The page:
hell care reform seems to fall, the fix to make health care affordable to all americans seemed to have died at the urging of president trump who put that down. so, you know, we are at another legislative stand still while we are, you know, unfortunately doing political analysis about how gold star families should be treated. >> our thanks tonight to philip rucker, kimberly atkins and to charlie sykes. his new book, by the way, is how the right lost its mind. we're so fortunate that charlie did not amid all of this. thank all three of you. still ahead tonight, we'll go to our first break. attorney general jeff sessions on capitol hill under oath and today a surprising answers from a trump stalwart. that and much more. we're just getting started. the wednesday edition of the 11th hour.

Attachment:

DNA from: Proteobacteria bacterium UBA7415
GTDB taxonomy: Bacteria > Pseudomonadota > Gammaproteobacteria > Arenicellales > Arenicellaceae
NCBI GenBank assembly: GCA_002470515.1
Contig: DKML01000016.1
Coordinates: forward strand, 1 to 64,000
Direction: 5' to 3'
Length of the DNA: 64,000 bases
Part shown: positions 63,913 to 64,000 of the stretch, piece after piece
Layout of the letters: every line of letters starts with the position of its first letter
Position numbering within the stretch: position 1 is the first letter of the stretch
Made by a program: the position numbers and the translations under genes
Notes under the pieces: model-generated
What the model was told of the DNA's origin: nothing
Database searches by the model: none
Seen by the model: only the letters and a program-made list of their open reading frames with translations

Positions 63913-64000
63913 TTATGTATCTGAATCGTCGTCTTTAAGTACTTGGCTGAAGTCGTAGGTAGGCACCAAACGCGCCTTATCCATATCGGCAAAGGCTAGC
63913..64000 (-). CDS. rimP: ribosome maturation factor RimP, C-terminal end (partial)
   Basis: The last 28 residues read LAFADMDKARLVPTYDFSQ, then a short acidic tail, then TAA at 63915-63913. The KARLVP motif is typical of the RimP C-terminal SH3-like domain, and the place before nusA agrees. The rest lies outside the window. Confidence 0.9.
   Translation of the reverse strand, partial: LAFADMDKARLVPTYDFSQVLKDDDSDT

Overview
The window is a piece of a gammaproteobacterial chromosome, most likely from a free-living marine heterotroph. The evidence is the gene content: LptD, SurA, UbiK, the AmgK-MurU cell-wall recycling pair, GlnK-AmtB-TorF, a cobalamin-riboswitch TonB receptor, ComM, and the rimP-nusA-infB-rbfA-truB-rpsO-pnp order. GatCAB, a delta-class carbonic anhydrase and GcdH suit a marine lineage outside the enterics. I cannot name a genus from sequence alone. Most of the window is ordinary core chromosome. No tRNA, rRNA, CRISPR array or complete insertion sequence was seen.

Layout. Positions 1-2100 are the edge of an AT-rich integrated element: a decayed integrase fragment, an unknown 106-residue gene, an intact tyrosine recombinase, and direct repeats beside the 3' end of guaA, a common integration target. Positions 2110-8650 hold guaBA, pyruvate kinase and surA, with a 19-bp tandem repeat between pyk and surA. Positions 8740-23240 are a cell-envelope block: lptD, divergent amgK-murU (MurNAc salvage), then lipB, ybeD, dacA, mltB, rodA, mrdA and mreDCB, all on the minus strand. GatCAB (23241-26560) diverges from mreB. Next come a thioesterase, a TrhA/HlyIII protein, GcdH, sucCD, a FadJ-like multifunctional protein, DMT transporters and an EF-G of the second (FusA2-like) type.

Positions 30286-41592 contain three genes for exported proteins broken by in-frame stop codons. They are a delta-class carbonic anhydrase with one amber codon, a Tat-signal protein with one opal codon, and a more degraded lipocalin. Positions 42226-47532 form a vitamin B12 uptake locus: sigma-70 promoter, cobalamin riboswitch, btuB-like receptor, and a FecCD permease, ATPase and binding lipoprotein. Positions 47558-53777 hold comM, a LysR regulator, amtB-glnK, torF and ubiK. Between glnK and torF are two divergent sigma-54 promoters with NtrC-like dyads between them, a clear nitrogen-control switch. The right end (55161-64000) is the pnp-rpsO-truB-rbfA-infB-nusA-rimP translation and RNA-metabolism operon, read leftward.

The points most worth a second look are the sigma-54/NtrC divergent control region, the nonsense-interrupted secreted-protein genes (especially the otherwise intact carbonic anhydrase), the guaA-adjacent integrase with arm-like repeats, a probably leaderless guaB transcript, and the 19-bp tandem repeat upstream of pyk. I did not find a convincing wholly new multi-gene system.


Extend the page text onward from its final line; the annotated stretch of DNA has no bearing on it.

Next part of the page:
have you been interviewed or been requested to be interviewed by the special counsel, either in connection with director comey's firing, the russia investigation or your own contact with russian officials? >> well, i'd be pleased to answer that. i'm not sure i should without clearing that with the special counsel. what do you think? >> i'm just asking, have you been interviewed? >> no. >> let's call that one of the coy moments from today. attorney general jeff sessions